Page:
Liberation School



Competency-Based Graduation

The New Orleans Liberation Academy (NOLA) educational program for high school graduation is organized around a competency-based, outcome oriented curriculum.  In a competency-based system, desired learning outcomes are clearly defined and stated up front. Students are assessed by whether they can demonstrate those outcomes.  In the NOLA curriculum, the different learning outcomes are called "competencies." Students progress through the NOLA curriculum by demonstrating that they have met the learning outcomes through a process we call “validation” in a variety of skill and knowledge areas. We call this demonstrating a competency.
What is a competency?
A competency is simply a statement of learning outcomes for a skill or a body of knowledge. When students demonstrate a competency by completing a validation they are demonstrating their ability to do something. They are showing the outcome of the learning process. Lots of the things that people do in their lives can be defined as different competencies - job skills, living skills, etc. In the NOLA curriculum we've taken the different kinds of skills and knowledge that are important for our students success, whatever path they may choose after high school. and we have defined them as different competencies or validation areas.

In most educational programs, a student moves through the requirements by taking a class and being assessed and earning a grade at the end of that class on how well she has done meeting the requirements of the class. The assessment says how well a student has done in a class, but it doesn't necessarily assess what a student has learned. Wherever the student is at the end of the class - that's what the assessment shows. When the semester ends, the student is done with that learning and moves on to the next class.
NOLA’s educational program is different (and we think more like the real world). Students at NOLA know up front what the expected learning outcomes are and each student is expected to fully demonstrate them all.  It's not enough to be part way competent in something, our goal is to help every student reach the level of demonstrating their competence/mastery.  If it takes less than a semester to acquire a particular validation, the student can demonstrate the competency and move on.  If it takes more than a semester, that's okay, too.  All students are expected to demonstrate the required outcomes, but different students will do it in different ways and at different paces.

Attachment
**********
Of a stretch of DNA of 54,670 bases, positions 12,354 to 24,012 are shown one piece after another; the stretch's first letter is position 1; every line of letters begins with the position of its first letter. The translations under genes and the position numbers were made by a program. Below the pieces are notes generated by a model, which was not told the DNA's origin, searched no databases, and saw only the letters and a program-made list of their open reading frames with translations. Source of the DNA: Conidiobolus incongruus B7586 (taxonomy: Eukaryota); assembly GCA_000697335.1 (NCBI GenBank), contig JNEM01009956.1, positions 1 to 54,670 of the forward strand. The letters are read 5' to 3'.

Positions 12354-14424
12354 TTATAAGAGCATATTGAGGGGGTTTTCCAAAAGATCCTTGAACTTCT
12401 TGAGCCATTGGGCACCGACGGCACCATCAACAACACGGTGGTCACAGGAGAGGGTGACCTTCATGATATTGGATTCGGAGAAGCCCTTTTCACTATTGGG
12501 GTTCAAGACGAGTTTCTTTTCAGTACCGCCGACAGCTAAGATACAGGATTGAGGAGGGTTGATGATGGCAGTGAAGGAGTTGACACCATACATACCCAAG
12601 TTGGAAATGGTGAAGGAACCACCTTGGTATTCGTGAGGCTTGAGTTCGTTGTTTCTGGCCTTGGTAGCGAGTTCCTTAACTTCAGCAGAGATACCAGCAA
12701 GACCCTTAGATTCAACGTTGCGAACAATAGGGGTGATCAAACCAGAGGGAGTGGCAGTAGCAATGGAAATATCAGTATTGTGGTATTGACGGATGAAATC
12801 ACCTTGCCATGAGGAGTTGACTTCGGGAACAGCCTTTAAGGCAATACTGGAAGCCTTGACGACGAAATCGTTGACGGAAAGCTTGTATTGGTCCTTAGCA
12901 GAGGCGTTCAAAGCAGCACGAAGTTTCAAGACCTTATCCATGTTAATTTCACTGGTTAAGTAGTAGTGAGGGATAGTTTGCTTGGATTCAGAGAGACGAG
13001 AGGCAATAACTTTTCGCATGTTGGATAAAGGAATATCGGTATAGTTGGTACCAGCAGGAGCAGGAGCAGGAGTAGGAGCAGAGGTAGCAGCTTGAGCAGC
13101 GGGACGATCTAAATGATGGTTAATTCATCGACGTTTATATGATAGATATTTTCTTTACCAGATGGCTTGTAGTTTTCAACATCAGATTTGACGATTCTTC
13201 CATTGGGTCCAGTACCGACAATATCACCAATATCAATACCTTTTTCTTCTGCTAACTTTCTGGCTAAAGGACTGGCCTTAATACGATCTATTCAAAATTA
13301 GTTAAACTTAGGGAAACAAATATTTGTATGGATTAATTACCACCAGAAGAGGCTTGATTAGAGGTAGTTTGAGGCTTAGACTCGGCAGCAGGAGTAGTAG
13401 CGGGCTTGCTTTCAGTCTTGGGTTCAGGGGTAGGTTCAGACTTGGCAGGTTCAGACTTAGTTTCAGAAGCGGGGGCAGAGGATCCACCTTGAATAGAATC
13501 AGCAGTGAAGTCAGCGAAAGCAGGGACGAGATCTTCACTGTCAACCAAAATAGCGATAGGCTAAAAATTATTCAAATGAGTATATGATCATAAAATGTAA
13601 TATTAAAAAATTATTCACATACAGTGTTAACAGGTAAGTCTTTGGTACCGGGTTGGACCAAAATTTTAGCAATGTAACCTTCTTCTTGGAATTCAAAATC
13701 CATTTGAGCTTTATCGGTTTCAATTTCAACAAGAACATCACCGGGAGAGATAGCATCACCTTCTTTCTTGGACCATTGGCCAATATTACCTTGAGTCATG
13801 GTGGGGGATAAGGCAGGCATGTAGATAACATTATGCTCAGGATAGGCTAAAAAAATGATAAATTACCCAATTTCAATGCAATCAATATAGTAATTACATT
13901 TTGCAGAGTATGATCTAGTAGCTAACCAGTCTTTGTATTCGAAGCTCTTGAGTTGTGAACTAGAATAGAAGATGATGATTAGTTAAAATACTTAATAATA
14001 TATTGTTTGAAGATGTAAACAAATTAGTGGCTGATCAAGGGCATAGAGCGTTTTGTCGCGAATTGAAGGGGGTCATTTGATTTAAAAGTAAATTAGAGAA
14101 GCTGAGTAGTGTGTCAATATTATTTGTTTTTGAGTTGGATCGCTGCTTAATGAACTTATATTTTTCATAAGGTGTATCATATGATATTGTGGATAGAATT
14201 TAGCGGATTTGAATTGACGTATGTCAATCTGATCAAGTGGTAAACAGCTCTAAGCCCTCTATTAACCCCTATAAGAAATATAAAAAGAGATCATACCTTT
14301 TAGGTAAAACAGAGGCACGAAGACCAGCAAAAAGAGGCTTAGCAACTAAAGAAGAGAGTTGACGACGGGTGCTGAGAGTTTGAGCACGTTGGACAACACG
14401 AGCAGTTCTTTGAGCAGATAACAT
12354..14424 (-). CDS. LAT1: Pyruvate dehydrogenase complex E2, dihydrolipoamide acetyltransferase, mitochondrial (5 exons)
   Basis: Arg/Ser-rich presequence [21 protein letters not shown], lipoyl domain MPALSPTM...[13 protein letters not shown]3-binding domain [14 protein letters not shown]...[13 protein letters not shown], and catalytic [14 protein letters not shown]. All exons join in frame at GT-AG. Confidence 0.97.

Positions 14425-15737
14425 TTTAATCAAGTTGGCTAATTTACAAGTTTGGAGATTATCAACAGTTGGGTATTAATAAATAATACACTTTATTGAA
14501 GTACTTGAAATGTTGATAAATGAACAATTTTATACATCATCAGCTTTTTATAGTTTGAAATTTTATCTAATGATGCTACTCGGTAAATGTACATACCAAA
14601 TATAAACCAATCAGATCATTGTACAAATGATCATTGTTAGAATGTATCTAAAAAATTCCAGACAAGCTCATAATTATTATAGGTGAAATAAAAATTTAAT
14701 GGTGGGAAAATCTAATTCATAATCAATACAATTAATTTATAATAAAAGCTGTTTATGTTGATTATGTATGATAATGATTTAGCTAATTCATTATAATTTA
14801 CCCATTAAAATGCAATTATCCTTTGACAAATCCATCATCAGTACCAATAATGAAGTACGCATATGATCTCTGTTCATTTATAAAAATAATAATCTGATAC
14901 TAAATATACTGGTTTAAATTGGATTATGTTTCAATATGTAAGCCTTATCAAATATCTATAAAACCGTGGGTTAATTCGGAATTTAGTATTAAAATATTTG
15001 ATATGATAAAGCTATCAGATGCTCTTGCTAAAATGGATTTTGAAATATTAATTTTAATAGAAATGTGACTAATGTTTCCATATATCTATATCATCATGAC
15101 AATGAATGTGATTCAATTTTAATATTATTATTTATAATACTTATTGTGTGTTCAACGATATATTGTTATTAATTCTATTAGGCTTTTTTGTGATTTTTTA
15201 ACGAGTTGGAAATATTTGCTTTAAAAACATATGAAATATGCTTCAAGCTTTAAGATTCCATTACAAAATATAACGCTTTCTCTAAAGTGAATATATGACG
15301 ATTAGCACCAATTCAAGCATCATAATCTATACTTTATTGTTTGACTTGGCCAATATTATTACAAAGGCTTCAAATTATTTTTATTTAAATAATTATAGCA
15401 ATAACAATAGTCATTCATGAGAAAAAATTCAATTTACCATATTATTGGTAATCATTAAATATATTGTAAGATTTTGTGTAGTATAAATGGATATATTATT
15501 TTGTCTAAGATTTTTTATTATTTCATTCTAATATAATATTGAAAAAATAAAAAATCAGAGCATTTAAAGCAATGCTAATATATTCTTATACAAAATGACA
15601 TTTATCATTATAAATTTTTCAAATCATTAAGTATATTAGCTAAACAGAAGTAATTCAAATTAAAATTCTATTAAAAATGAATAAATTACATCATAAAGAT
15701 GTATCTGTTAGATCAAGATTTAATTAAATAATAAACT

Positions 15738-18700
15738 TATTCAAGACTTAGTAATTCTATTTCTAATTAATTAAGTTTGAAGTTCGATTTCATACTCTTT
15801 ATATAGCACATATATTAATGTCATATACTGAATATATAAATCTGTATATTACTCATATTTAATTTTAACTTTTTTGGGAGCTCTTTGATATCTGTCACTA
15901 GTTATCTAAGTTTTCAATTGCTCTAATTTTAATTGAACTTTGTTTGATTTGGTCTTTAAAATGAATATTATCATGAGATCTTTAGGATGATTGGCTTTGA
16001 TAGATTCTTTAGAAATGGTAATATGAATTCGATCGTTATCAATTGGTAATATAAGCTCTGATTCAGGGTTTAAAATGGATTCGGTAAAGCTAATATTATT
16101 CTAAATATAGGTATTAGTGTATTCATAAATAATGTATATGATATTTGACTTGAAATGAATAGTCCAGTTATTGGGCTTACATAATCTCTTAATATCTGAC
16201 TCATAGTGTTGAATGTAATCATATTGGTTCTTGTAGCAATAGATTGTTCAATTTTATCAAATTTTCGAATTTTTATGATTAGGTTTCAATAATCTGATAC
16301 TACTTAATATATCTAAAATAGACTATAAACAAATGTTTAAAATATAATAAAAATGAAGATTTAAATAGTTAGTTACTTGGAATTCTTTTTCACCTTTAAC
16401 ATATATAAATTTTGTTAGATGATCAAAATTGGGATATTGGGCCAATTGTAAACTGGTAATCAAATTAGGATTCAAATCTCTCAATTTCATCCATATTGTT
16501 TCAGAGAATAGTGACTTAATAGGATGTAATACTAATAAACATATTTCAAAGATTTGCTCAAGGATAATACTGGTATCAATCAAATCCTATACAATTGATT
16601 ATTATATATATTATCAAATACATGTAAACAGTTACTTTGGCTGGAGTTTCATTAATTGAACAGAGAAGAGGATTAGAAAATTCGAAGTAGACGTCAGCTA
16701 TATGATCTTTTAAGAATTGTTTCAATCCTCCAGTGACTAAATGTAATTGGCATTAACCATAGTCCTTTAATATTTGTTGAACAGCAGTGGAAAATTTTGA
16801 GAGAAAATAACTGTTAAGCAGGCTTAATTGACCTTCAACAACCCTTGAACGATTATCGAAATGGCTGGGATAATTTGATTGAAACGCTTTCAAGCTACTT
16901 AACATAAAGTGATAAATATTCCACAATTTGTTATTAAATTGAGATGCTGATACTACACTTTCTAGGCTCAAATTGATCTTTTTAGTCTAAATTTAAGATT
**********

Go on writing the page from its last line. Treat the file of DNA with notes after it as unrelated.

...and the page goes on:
How do students graduate from NOLA?
NOLA students graduate by doing projects, performing internships, completing suplumentary learning packets and/or taking classes towards twelve different learning areas.  Not everyone’s learning experiences will look the same; each student, their advisor and their validators will create a plan that will best suit their needs and interests.  As the student works on the twelve validations, they will also receive traditional credits for the time they put in.  Student’s transcripts at graduation will consist of at least 30 semester credits, and twelve summaries of learning, called validations

NOLA’s competency-based graduation process allows learners to earn a diploma through demonstrations of competence in addition to or in combination with traditionally determined credits.  In addition to meeting the state’s minimum graduation requirements, the student must meet the desired outcomes in twelve validation areas, and must demonstrate competence through projects and summaries of real-world learning experiences.  Each of these validations must be signed by an expert in that particular area called a validator.  The validator should be involved in the creation and execution of the learning plan, as well as its final assessment.  Upon successful completion of all twelve validation areas, the learner will amass a portfolio consisting of the twelve validations, or summaries of learning, as well as projects that showcase the student’s work.  The student will then present the portfolio to a graduation committee comprised of the student’s advisor, one or more family or community members, a program director, other staff, and a current New Orleans Liberation Academy student who is also on the competency-based plan.

Some of the validation areas will be met through traditional classes; however, students are encouraged to create their own learning and assessment plans in most of the areas.  The following is a list of the twelve validation areas in which NOLA students must demonstrate competency in order to graduate:

à        Effective Communication
à        Literary Analysis
à        Effective and Informed Citizenship
à        Valuing Diversity and History
à        Mathematics
à        Science and Technology
à        Physical and Mental Well-Being
à        Artistic Expression and Appreciation
à        Accessing Information
à        Community Involvement & Leadership
à        Employment Skills, Entrepreneurship & Career Exploration
à        Philosophical, Emotional and/or Spiritual Awareness